Living in the Kingdom: On the Narrow Way

It’s been a year since Jeff and I returned from Switzerland. It was our second inn-to-inn hiking adventure. We are captivated by the beauty of the Alps. You might remember reading about how we got out of our comfort zone by staying at the Hotel Obersteinberg. The inn sits on the side of a mountain in a less-traveled area of the Lauterbrurren valley. Author J.R.R. Tolkien found inspiration for Middle Earth when he visited the beautiful valley, arguably one of the most stunning places in the Swiss Alps. 

We loved our candle-lit stay at the Obersteinberg, but it was our hike the next day that remains vivid in my memories. It was a stunning day, the kind that etches into the memory because it was so extraordinary.

Before blowing out the light, we consulted our instructions for the next day's hike. There were options. The detailed guide gave a clear warning concerning the trek from the mountain inn to Murren, our next stop. If there was a threat of rain in the forecast or if fog obscured the peaks above the inn, it was advised to take the trail down to the valley. A further warning cautioned that anyone with issues with vertigo should choose the downhill trail, the shorter and safer path through the woods. The trail above the inn was narrow and exposed. The high route snaked along a slope that dropped off steeply as it skirted along the mountain. For those who had favorable weather and who were steady on their feet, the views higher up would not disappoint, but we were to be advised.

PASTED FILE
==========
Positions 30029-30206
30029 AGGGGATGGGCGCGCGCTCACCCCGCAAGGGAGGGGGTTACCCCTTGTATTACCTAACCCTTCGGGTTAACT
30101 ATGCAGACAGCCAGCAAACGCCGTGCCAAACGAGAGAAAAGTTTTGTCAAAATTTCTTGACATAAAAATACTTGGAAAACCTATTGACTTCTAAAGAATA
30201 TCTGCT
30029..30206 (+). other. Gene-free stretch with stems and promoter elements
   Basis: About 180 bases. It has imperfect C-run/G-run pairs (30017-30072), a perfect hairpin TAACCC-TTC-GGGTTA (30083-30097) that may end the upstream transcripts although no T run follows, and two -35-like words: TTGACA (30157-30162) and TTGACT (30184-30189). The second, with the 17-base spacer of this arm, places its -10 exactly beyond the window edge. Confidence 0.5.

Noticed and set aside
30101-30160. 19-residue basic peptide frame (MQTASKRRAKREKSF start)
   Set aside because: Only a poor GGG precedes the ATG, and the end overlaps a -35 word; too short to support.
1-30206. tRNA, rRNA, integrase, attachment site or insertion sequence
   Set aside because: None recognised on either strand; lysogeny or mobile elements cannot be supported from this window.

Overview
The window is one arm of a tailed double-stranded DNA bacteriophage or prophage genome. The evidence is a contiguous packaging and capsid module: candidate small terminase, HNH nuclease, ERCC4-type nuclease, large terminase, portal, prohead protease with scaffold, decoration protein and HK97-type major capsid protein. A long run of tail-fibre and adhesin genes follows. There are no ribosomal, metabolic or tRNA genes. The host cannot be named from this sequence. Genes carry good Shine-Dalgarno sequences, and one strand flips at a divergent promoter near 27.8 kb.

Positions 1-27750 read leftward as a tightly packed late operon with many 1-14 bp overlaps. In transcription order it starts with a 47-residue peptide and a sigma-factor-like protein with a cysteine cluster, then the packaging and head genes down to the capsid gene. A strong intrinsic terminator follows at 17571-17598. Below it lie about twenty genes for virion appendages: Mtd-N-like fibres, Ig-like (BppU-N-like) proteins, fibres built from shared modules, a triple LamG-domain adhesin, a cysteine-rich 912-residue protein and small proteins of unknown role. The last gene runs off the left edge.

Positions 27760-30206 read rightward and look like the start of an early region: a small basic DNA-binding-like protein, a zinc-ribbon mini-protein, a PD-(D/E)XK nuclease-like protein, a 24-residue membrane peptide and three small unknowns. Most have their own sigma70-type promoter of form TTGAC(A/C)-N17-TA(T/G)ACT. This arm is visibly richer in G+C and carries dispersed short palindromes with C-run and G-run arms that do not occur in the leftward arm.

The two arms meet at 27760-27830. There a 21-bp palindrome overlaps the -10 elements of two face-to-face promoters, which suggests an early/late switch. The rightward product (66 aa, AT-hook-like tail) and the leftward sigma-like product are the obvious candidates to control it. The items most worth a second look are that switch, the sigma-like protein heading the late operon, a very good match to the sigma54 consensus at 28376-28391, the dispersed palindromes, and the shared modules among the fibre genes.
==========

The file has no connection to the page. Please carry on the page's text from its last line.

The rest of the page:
The tinkling of cowbells rang in the morning, a gentle alarm to the coming of a new day. I listened while snuggled under a puffy comforter. The light breaking in the east revealed the silhouettes of mountain peaks resting against a baby blue sky. It would take a while for the sun to climb high enough to spread its love into the valley. Jeff roused and swung the window open. The mountain air held the scent of snow from the mighty Jungfrau across the valley and cow manure from the pastures nearby. The day offered us the high trail. We would start early, take it slow, and see what all the fuss was about.

After a simple breakfast, we pulled on our packs and headed out. I peeked into the barn as we passed. The cheese I had eaten earlier had gotten its start in the barn. I stopped to thank the old girls who had provided sustenance for the journey before us.

Through a gate beside the barn, a serpentine path traversed the pasture toward craggy peaks before turning us onto a single-file trail rimming the mountain’s edge. After thirty minutes of steady walking, we stopped to see our hotel below. Already it looked small in the vast panorama of mountains and sky. These would be our companions for the rest of the day.